Saturday, March 03, 2012

A wee bit more...

Amos wrote on his blog about The Grand Experiment we are trying just now.  By this I mean that I have rather reluctantly given in to his whining and pleading and granted him the freedom of the dining room once more. When he was much younger, the dining room was his favorite place for activities that should be taking place out of doors.  After cleaning up a gazillion accidents, I got rather frustrated and just blocked it off from him.

So, yesterday I opened the pocket French doors and put up the baby gate that had been blocking the doorway between the kitchen and the dining room.  Amos is beside himself with dining room joy.

Needing some more distraction today, I ventured down to the basement once more.  Today, I made a good dent in reducing and removing my things still remaining in the living space.  Too tired for another photo, I shall have to rely on mere words.

In the living space, tucked back by the stairs, were my two filing cabinets, one 2-drawers and one 4-drawers.  First, I reduced down two drawers from the larger one, letting go primarily of more teaching and professional history things, from back when I was college professor.  Needless to say, the recycling bin is half full of papers.  I then cleared off a spare metal shelf that I had stuck in the utility closet (the owner left 5 of those things behind).  After moving it out of the way, I then moved my two filing cabinets to the utility closet.  This is something that I had wanted to do for a long time.  Primarily, because that would mean I would have no reason to go into living space other than the printer.  Much thought has gone in to trying to move the modem and printer, but for now I will just leave them.  I do not often print, so fetching something should not be a problem.

The larger filing cabinet is on wheels, so moving it, especially with less than half the contents, was rather easy.  I used my expo dolly for the smaller filing cabinet.  The things that I had had on the metal shelving then fit either into the larger filing cabinet or on top of both of them.  All in all, it was an even-ish sort of exchange other than the initial ruthless memory-lane reducing.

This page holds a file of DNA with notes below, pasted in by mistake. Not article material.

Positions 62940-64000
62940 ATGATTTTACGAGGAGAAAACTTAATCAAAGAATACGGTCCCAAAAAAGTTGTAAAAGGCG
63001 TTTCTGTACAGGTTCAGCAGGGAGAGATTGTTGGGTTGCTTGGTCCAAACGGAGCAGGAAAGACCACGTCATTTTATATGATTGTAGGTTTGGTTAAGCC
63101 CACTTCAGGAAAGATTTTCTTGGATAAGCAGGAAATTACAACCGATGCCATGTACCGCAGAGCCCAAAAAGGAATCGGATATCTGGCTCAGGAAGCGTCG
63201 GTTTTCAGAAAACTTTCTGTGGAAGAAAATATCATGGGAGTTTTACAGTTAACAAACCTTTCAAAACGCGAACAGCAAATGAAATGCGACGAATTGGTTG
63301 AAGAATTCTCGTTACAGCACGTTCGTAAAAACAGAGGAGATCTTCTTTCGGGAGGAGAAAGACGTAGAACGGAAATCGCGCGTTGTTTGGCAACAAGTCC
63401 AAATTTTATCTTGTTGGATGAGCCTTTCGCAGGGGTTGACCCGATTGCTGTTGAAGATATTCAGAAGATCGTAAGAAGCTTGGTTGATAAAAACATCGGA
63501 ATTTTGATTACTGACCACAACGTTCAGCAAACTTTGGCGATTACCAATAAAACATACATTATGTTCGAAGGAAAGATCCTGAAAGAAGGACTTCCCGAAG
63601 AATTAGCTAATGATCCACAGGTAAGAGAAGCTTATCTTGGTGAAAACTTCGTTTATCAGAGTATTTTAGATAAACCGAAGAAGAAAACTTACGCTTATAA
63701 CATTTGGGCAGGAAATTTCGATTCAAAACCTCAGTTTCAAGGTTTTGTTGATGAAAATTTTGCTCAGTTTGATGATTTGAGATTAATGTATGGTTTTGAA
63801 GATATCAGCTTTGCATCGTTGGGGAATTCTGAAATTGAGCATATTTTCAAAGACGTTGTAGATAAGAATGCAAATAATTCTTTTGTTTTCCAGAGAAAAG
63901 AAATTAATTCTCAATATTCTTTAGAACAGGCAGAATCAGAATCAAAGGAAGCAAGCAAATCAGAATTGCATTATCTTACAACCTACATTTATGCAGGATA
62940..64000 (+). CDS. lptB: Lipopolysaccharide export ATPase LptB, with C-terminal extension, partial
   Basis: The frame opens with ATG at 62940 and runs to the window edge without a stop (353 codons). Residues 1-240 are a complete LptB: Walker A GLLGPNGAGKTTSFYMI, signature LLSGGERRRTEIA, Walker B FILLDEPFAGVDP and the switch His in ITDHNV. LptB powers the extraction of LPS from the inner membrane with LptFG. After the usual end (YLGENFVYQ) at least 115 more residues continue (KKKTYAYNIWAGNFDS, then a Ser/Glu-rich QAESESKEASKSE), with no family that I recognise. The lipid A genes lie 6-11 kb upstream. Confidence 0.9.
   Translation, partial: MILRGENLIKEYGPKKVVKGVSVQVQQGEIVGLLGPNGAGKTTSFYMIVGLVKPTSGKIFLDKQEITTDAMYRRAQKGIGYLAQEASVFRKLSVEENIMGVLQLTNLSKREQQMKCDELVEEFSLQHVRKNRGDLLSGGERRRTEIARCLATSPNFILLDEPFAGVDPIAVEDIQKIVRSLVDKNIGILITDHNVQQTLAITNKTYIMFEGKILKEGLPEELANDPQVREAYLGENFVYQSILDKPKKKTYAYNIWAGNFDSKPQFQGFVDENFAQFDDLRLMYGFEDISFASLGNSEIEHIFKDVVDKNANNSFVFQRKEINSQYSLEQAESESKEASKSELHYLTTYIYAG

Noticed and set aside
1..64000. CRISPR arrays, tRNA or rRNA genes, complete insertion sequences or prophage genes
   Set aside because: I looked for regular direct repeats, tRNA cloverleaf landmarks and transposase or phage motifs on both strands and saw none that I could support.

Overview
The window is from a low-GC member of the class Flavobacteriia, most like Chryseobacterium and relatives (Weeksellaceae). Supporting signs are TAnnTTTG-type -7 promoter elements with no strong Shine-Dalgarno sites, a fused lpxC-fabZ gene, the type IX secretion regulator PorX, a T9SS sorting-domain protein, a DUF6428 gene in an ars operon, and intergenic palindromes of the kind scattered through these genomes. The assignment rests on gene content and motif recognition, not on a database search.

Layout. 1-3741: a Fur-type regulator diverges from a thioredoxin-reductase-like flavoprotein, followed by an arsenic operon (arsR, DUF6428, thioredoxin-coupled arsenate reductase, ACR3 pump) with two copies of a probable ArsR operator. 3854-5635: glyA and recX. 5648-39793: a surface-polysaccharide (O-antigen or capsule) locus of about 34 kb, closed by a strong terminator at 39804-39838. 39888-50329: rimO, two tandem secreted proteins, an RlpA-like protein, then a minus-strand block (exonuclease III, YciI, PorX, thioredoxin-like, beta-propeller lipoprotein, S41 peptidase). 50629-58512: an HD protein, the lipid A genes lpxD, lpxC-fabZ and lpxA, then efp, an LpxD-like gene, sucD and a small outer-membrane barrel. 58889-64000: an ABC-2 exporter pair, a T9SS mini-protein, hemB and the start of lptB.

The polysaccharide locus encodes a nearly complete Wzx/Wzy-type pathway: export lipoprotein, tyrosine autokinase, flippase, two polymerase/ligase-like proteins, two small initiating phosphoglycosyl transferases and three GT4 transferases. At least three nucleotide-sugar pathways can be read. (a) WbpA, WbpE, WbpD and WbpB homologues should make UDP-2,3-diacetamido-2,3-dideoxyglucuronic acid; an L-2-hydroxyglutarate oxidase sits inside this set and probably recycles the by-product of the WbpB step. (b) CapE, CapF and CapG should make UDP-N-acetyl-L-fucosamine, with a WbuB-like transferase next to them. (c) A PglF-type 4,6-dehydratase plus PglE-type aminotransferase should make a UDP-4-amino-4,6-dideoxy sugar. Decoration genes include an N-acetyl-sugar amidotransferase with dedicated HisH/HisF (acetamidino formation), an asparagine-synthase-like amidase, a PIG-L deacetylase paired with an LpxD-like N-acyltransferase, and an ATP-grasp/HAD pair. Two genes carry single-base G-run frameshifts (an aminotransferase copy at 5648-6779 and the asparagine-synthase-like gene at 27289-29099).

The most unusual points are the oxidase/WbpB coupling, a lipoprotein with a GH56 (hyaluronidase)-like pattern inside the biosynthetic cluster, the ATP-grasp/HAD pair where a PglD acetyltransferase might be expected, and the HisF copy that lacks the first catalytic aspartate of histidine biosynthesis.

I then fetched two more of those striped curtains and hung them over the space between the wall and the stairwell. I was thinking that this area could then become storage or a closet.  For now, I put the empty metal shelf in there.  Eventually, it would be nice to have that area walled off with a door, but the curtains provide a nice visual, if you ask me.  I had already hung a pair directly behind the couch to block the back of the stairs.  This way, the area "matches."

For the other reducing that I accomplished, I sat down and went through all the samples of my professional work, especially the pieces of collateral.  I was dismayed to see that I had not gotten samples of my most recent newsletters, which were quite impressive.  However, I managed to reduce three binders into one by removing all the extra samples.  I won't be giving them out at interviews and such anymore, so I just kept one of each.  I also organized them into categories within the remaining binder.  During this process, I collected the extraneous professional writing samples to put into a binder for those that I already started a few years ago.  And, yes, I now have many, many, many more empty top-loading sheet protectors.

Other than those two work product binders, I still have several other examples that I have wondered about.  For example, I have small binders of: a corporate communications plan, a day-of event binder (agenda, bios, collateral, etc.), a comprehensive out-reach messaging plan (on foster care) with coordinating collateral, and print-out of a non-profit introduction PowerPoint.  I was thinking that perhaps the communications plan binder is the only one really worth keeping.